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Does Women’s Empowerment Reduce Prevalence of Stunted and Underweight Children in Rural India?

  • Katsushi Imai
  • Samuel Kobina Annim
  • Raghav Gaiha
  • Veena S. Kulkarni

This study investigates whether mother's empowerment as measured by mother's relative (to father) bargaining power affects children's nutritional status using the National Family Health Survey (NFHS) and National Council of Applied Economic Research (NCAER) data spanning the period between 1992 and 2006. First, the relative bargaining index defined as the share of mother's schooling years over father's schooling years positively and significantly influences z scores pertaining to the short-term measures of nutritional status of children, 'weight-for-age' and 'weight- for-height'-. The results of quantile regression suggest, however, that the bargaining power will improve the chronic measure of nutritional status 'height-for-age', at the low end of conditional distribution of z score.. Further, we find that access to health scheme or health insurance and health-related facility, infrastructure and environment are important factors in reducing child malnutrition.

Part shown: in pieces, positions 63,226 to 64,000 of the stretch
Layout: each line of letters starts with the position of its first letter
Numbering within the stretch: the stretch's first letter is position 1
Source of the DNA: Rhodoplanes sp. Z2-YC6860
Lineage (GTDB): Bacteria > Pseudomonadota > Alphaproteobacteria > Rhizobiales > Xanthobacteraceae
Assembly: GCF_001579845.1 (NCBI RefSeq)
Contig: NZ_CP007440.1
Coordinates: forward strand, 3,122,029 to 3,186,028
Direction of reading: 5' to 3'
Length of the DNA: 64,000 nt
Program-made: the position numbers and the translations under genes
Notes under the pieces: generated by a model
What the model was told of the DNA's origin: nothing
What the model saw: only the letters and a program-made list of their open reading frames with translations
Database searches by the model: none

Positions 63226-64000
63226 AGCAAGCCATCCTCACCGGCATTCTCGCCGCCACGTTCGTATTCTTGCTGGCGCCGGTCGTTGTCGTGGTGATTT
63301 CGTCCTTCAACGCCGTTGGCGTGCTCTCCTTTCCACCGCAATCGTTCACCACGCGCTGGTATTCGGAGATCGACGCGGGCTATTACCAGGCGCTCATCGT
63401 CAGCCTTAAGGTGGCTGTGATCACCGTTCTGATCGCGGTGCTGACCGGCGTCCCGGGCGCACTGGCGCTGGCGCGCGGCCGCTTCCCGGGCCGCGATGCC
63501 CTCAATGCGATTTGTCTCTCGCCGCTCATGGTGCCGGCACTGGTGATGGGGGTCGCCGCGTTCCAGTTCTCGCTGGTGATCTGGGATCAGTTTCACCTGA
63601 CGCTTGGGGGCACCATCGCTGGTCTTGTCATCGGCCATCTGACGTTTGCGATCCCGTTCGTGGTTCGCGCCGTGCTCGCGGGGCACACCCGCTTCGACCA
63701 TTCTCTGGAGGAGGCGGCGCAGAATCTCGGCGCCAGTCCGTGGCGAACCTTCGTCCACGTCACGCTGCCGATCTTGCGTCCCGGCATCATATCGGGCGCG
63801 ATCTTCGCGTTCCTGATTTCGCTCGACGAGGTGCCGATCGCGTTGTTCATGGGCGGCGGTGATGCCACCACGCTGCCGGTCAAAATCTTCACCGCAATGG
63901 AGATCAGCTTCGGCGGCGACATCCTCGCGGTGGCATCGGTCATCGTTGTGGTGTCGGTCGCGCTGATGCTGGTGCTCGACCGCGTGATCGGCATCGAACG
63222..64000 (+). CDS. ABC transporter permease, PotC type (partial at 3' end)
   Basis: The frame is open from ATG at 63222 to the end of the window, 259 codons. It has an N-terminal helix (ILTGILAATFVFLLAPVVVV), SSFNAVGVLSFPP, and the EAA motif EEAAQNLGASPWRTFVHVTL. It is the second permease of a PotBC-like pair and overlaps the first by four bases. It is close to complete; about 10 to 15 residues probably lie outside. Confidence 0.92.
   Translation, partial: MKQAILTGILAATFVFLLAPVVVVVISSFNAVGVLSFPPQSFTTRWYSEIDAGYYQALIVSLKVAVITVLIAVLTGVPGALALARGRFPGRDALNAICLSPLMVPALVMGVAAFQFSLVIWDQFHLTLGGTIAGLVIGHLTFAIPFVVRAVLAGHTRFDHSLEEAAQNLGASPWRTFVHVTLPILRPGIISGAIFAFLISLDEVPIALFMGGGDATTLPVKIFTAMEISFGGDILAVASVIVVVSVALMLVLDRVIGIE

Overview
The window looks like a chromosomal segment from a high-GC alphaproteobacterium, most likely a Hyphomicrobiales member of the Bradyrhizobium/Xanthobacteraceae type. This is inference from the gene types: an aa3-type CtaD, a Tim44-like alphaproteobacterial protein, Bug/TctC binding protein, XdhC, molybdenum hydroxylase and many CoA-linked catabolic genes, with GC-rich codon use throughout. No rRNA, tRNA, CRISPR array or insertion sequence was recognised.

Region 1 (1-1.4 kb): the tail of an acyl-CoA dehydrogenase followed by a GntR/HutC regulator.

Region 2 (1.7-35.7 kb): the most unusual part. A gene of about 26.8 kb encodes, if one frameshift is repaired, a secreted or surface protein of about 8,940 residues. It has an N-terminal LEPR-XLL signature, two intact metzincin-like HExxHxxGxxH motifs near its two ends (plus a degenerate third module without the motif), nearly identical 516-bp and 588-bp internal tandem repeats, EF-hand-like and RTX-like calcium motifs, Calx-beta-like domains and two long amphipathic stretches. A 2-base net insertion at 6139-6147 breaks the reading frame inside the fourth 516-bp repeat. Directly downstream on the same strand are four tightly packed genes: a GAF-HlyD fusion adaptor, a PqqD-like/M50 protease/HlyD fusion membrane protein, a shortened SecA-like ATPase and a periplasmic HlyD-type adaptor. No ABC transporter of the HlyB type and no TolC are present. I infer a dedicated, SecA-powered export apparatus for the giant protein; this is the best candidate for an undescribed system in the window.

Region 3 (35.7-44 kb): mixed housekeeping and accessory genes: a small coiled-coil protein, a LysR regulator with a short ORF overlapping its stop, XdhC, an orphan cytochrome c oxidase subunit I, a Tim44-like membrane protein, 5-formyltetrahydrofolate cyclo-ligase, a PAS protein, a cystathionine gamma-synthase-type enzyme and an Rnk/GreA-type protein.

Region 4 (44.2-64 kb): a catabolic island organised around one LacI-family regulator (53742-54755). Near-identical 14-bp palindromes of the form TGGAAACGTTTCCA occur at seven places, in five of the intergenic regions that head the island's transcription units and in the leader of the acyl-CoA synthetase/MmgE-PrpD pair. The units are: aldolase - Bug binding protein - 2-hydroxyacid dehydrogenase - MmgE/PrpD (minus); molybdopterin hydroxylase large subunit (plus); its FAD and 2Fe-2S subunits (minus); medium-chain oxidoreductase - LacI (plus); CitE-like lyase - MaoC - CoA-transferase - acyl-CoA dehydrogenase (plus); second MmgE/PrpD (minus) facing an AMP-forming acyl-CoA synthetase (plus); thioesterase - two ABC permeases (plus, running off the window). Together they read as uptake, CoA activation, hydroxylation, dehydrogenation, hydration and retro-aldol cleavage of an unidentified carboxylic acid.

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Paper provided by Economics, The University of Manchester in its series The School of Economics Discussion Paper Series with number 1209.

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Date of creation: 2012
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Handle: RePEc:man:sespap:1209
Contact details of provider: Postal: Manchester M13 9PL
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Web page: http://www.socialsciences.manchester.ac.uk/subjects/economics/

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